Transforming cities and finance to address climate change
The term 'transformation' has emerged in policy and practice over the last decade in recognition of the scale and urgency of the need for action on climate change. However, the term has been defined in different ways within academic literature and among practitioners, and there is very little guidance on how to measure, monitor and report on it.
This report unpacks the concept of transformation and what it means in the context of the CFF’s work on cities, climate change, and finance. It proposes that it is both the scale and nature of the impact that the CFF achieves which is important, but also how the impact is being achieved and how it includes systemic change. Examples from its three partner cities of Bogotá, Mexico City and Durban are discussed to explore some of the specific changes being seen, such as shifts in structures, inter-institutional coordination, mindset and partnerships, which are early signs that transformation is possible.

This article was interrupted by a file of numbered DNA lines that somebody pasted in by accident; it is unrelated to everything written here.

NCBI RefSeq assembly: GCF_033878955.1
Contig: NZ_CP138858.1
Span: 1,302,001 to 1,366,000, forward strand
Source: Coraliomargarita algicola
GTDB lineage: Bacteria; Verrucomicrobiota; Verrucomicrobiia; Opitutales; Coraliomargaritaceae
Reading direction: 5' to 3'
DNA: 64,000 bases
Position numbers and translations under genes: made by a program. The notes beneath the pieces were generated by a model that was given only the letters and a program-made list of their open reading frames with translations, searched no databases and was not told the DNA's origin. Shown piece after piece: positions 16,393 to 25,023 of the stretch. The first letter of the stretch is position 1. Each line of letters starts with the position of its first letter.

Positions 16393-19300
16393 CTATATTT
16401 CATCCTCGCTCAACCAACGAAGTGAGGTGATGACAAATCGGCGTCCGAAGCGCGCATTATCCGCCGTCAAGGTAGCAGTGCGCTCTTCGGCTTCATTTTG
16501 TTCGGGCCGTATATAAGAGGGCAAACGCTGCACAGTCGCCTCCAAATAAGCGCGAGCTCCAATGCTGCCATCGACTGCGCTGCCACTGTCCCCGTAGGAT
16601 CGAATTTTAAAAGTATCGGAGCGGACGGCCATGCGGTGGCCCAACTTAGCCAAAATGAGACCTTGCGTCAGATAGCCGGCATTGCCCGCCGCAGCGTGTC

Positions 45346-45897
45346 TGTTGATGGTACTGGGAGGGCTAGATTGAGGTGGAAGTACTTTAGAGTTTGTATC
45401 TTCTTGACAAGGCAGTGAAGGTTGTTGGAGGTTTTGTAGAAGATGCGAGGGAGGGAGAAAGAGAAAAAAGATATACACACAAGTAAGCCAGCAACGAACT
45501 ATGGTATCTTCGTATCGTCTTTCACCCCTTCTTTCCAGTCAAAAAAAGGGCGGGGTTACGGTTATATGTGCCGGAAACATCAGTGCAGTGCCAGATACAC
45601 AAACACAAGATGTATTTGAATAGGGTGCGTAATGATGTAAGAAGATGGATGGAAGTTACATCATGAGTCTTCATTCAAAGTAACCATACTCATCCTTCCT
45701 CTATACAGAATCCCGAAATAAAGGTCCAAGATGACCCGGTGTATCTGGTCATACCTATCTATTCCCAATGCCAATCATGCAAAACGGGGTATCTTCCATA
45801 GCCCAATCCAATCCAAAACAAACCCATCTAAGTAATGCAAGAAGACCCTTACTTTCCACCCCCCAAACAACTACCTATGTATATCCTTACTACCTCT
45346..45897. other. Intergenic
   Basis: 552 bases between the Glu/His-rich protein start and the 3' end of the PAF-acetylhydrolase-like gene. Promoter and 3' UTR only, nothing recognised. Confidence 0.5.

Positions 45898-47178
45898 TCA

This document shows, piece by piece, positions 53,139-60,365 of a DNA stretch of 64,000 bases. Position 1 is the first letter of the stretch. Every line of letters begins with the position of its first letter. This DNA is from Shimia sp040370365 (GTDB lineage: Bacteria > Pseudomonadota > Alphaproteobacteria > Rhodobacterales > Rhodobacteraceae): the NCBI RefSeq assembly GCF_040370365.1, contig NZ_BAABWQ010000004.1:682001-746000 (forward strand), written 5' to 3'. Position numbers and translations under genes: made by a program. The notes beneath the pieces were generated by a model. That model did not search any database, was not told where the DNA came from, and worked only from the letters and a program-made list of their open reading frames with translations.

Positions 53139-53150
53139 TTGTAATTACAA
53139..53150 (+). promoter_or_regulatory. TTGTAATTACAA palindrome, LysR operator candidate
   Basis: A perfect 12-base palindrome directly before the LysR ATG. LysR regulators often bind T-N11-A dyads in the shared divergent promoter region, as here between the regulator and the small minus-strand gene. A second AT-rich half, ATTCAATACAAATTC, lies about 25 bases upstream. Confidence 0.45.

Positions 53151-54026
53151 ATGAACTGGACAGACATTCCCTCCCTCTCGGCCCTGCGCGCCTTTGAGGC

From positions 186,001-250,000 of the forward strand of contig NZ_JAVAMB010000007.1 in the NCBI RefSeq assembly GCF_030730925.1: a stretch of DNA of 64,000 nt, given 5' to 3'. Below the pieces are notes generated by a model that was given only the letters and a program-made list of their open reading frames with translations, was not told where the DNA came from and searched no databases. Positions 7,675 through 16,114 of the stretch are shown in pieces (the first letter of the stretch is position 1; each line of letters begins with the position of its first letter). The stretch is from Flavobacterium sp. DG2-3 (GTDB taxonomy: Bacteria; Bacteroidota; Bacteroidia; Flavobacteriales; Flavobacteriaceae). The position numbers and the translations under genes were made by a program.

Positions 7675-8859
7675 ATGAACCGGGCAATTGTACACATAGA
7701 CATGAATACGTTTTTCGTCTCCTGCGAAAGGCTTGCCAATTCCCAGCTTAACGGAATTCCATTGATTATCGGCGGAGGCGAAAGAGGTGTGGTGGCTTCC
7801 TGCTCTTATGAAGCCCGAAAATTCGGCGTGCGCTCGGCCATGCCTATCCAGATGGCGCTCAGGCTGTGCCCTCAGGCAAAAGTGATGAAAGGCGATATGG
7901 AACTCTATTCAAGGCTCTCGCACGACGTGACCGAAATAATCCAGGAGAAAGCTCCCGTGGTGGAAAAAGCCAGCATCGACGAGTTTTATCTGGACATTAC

The report puts forward a specific definition to guide how the CFF understands, measures and aims to achieve transformation, namely:
The CFF seeks transformation through large-scale, sustained and catalytic GHG emissions reductions and enhanced resilience within cities, by supporting shifts in the systems of cities that remove critical barriers around access to finance and thus enable further action on climate change. The CFF achieves this by strengthening the capacity of cities to develop and finance climate change projects and by informing the thinking and practice of other cities, practitioners, and national and international policy-makers.
This report is a step further in the CFF’s efforts to understand and conceptualise what transformation means in the field of cities, climate change and finance.